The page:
The Creative Life


By Kathy Pate, National Music Chair

Evelyn Swensson with NLAPW National President Evelyn Wofford in Wilmington, Delaware.

A person involved in the creative arts is generally a nonlinear thinker. The very definition of creativity is the ability to think “outside the box”; to be inventive and put together unique combinations of colors, shapes, textures, sounds, musical tones; to achieve a new painting, sculpture, song, etc. We learn our craft, the rules of form and why they are relevant, and the history of style and expression within our chosen artistic discipline. However, in the end, we develop a style unique to ourselves.

It is helpful to create works that are appealing to others, in order to draw an audience who will support our creative habit by buying pieces of our art or paying to hear our musical compositions.

The stereotype of the poor artist or composer is based on a common reality. Many very famous artists and composers struggled to support themselves and their families throughout their entire lives. A composer willing to work as a music director and write and conduct several symphonies per week (e.g. Haydn) had a better chance of thriving. But many composers (e.g. Chopin, Mozart, Schubert) died young.

Hildegard von Bingen (1098-1179) was a writer, mystic, artist, and visionary who founded two monasteries. She was also an accomplished composer of around 70 works, many of which were recently recorded by the Anonymous 4. However, these creative pursuits may have been possible because she lived in a monastery her entire adult life, which gave her more control over her available time for creating. She also was not dependent on the sale or performance of her works for income.

Fanny Mendelssohn (1805-1847) was the sister of composer Felix Mendelssohn. Fanny and Felix were both well educated and highly accomplished artists and composers, yet their father and Felix both discouraged Fanny from publishing her works. Many of her compositions were originally published under Felix’s name. She and Felix were very close, critiquing each other’s works throughout their lives. When she died unexpectedly at age 42, Felix was devastated and died within a year.

Clara Schumann (1819-1896), the wife of composer Robert Schumann, was one of the most accomplished pianists of her time. She wrote her Piano Concerto at age 14, but lost confidence in her ability to compose in her mid-30s (around the time of Robert’s death), believing that she did not possess true creative talent. Her 61-year concert career, however, was remarkable, and she was very helpful to composer Johannes Brahms with his compositions over several decades.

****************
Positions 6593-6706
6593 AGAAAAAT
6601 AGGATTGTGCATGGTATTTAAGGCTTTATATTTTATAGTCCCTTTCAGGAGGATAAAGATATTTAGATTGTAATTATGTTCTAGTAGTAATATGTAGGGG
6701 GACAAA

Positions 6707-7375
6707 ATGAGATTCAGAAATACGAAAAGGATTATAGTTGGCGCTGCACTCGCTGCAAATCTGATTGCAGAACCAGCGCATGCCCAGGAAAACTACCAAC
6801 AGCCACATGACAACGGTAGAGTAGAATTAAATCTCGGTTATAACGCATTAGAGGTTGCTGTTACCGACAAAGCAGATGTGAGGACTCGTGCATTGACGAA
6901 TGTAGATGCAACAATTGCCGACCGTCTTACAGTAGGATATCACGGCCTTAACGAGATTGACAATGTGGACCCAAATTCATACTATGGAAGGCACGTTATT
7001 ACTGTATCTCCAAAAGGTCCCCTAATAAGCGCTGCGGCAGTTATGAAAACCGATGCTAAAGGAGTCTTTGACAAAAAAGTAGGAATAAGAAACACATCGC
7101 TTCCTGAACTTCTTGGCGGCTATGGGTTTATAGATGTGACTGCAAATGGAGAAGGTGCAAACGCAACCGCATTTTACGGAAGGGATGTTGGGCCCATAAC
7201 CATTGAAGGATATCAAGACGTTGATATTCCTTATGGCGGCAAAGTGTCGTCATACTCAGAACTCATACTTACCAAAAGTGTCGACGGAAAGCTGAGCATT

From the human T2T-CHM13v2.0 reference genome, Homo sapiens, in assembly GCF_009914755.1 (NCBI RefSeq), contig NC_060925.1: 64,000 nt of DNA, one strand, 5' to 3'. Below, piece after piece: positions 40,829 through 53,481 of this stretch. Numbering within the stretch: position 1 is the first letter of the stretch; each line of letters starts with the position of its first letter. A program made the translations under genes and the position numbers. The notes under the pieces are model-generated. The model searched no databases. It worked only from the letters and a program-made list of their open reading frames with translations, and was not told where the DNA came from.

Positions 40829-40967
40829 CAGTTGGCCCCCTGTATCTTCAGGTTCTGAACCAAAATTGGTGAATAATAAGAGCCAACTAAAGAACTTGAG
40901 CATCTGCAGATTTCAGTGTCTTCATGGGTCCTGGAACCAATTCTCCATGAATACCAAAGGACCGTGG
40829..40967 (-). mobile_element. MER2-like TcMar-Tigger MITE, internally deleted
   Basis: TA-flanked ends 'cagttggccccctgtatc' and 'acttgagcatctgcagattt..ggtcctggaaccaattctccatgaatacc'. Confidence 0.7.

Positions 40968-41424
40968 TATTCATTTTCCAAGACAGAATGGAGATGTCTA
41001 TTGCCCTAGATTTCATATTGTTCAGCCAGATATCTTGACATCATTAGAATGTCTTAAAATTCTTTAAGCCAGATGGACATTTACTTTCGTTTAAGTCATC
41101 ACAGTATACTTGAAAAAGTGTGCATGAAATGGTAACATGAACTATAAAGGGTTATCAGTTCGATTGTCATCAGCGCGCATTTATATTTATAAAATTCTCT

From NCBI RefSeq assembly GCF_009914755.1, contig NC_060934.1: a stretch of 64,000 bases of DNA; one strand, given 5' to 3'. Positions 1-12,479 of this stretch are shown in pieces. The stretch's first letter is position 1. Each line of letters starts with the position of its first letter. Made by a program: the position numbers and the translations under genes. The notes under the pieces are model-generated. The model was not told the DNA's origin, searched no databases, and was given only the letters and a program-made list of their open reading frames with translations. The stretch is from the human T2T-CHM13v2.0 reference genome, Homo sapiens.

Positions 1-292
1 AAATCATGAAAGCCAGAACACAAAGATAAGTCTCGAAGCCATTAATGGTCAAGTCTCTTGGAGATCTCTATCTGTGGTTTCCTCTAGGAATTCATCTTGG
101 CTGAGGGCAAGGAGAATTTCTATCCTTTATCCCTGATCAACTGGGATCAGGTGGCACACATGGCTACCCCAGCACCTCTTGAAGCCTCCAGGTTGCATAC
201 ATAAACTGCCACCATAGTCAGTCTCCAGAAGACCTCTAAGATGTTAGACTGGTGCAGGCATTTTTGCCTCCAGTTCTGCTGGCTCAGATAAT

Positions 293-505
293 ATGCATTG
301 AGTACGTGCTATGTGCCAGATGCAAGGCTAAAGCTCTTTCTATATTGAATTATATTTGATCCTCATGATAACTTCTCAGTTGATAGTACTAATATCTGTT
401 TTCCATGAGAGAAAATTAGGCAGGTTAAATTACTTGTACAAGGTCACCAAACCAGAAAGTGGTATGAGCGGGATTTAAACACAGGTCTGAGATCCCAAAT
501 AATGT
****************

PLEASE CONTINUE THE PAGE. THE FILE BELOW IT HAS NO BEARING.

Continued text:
Over the past 100 years, women have made great strides in independence, legally as well as on the home front. This has created new opportunities, as evidenced by Pen Women music members such as Amy Beach, Gena Branscombe, and Evelyn Swensson. Greater numbers of women are now professors, independent artists, successful composers, and performers in their own right. We can marry or remain single. We can also reinvent ourselves as new opportunities arise.

Evelyn Swensson, of the Wilmington Branch, Delaware, is a contemporary example of a vibrant, creative life. At 65, after decades of singing in and directing choruses and musicals, she began composing songs for musicals when the need arose. She has written 14 musicals, which have been performed in Wilmington; at the Kennedy Center in Washington, D.C., and the Metropolitan Museum of Art in New York City; in 30 states; and in Canada, New Zealand and Holland (in Dutch). She still receives royalties for her works.

In the past year, Swensson has entertained residents of eight retirement homes with nine songs from the “9 Decades of My Life,” and this past April, she performed for her Pen Women friends and their honored guest, National President Evelyn Wofford.

She founded and directs a chorus that presents two shows per year, and serves as the pianist or soloist for chapel services. In May, she sang in Munich, Salzburg, Vienna, and Prague with 75 singers from the Hickory Choral Society of North Carolina. Now in her 90s, she is still making music, at home and around the world.

NLAPW was established to give creative professional women an organization of our own and to recognize, celebrate, and inspire one another. Our members are composers, artists, and writers who are active in their fields; creating unique music, art and literature; and mentoring others in the creative arts. We continue to reinvent ourselves, grow, and change with every new opportunity, and foster a positive mindset. The creative life, lived with passion, is an amazing journey.